Easy Asian Sole
2 filets sole
1 cup milk (approx)
Juice of 2 limes
1/4 c low-sodium soy sauce
1 Tbsp grated ginger
1 tsp chile paste (sambal oelek)
1 Tbsp hoisin sauce
1 Tbsp rice wine vinegar
1 tsp sesame oil
2 green onions, sliced (green & light green parts only)
2 Tbsp chopped fresh cilantro
salt & pepper

Preheat oven to 400. Put the sole in a wide dish and pour the milk over it - the milk should just barely cover the fish.

In the meantime, mix up all the rest of the ingredients (except green onions and cilantro) in a bowl. Mix in about half of the green onions. After the fish has soaked in the milk for 20 minutes, pat it dry, season with salt & pepper, and put it in a shallow oven-safe dish. Pour the dressing over it. Bake for 10 minutes, until the fish flakes easily. Serve over brown rice (they have frozen brown rice at Trader Joe's - cooks in 3 mins in micro!) and spoon a little of the marinade over the top - the rice tastes great with the dressing. Sprinkle with the reserved green onion & the cilantro.

This really turned out well, and soaking the fish in milk first removes a lot of the "fishy" taste that I hate.

Monday, August 18, 2008

The Omnivore's Hundred

Paraphrased from Chocolate and Zucchini:

The Omnivore's Hundred is a list of 100 foods that Andrew Wheeler, British food blogger, thinks every omnivore should try at least once in his life.

He offered this list as the starting point for a game, along the following rules:
  1. Copy this list into your blog or journal, including these instructions.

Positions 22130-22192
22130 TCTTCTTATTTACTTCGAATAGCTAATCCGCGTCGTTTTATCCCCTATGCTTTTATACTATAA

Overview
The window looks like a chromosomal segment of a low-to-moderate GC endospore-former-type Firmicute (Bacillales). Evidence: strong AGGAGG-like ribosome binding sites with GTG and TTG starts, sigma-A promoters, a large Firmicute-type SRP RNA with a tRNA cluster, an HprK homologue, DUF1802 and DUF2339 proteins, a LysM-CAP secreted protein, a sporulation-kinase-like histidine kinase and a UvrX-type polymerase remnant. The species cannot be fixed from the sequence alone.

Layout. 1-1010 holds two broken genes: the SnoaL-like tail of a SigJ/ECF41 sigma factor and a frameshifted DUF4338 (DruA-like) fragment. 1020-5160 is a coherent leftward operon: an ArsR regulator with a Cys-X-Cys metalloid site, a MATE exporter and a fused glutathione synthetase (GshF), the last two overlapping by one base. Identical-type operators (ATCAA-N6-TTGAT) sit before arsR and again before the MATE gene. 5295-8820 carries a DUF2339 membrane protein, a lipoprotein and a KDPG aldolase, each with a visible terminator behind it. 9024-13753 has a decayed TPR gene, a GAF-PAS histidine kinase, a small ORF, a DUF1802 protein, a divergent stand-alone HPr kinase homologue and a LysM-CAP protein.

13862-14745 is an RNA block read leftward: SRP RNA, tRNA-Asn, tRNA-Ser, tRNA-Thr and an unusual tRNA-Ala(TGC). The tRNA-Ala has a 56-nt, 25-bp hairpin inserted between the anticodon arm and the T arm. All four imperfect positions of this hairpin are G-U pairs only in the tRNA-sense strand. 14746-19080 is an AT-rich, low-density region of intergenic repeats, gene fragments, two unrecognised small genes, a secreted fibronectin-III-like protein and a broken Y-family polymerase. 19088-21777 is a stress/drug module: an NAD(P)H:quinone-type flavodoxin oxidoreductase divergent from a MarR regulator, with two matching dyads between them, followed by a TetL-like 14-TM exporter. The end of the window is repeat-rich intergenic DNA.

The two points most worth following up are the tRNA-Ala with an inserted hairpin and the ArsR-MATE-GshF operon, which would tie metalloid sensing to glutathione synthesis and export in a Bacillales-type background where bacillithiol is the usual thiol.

2. Bold all the items you’ve eaten.
  3. Cross out any items that you would never consider eating.
  4. Optional extra: post a comment on Very Good Taste, linking to your results.

My list is below. I've had exactly half -- I guess I have a ways to go before considering myself a true "foodie!"

Please feel free to repost on your blog, and if you don't have a blog, share your personal list in the comments. :)

1. Venison
2. Nettle tea
3. Huevos rancheros
4. Steak tartare
5. Crocodile (I've had turtle soup though!)
6. Black pudding
7. Cheese fondue
8. Carp
9. Borscht
10. Baba ghanoush
11. Calamari
12. Phở
13. PB&J sandwich
14. Aloo gobi
15. Hot dog from a street cart
16. Epoisses (mmm...unpasteurized cheeeeese)
17. Black truffle
18. Fruit wine made from something other than grapes
19. Steamed pork buns
20. Pistachio ice cream
21. Heirloom tomatoes (one of my very favorite foods)
22. Fresh wild berries
23. Foie gras
24. Rice and beans
25. Brawn, or head cheese (oh, hell no!)
26. Raw Scotch Bonnet pepper
27. Dulce de leche
28. Oysters
29. Baklava
30. Bagna cauda
31. Wasabi peas
32. Clam chowder in a sourdough bowl
33. Salted lassi (I've had mango, but not salted)
34. Sauerkraut (ew ew ew!)
35. Root beer float
36. Cognac with a fat cigar (I've had cognac, and I've had cigars, but not both together)
37. Clotted cream tea (yum!)
38. Vodka jelly/Jell-O
39. Gumbo (eaten in New Orleans)
40. Oxtail
41. Curried goat
42. Whole insects (Absolutely NOT!)
43. Phaal
44. Goat’s milk
45. Malt whisky from a bottle worth £60/€80/$120 or more
46. Fugu (I don't think I could bring myself to try it. Too chicken.)
47. Chicken tikka masala
48. Eel
49. Krispy Kreme original glazed doughnut
50. Sea urchin
51. Prickly pear
52. Umeboshi
53. Abalone
54. Paneer
55. McDonald’s Big Mac Meal (I've obviously had McD's before, but never a Big Mac)
56. Spaetzle
57. Dirty gin martini (I hate gin. But I've had a dirty vodka martini & loved it)
58. Beer above 8% ABV
59. Poutine
60. Carob chips
61. S’mores
62. Sweetbreads
63. Kaolin (no thanks)
64. Currywurst
65. Durian
66. Frogs’ legs (recipe here)
67. Beignets, churros, elephant ears or funnel cake
68. Haggis
69. Fried plantain
70. Chitterlings, or andouillette
71. Gazpacho
72. Caviar and blini
73. Louche absinthe
74. Gjetost, or brunost
75. Roadkill (This is another one of those "not just no, but HELL NO")
76. Baijiu
77. Hostess Fruit Pie
78. Snail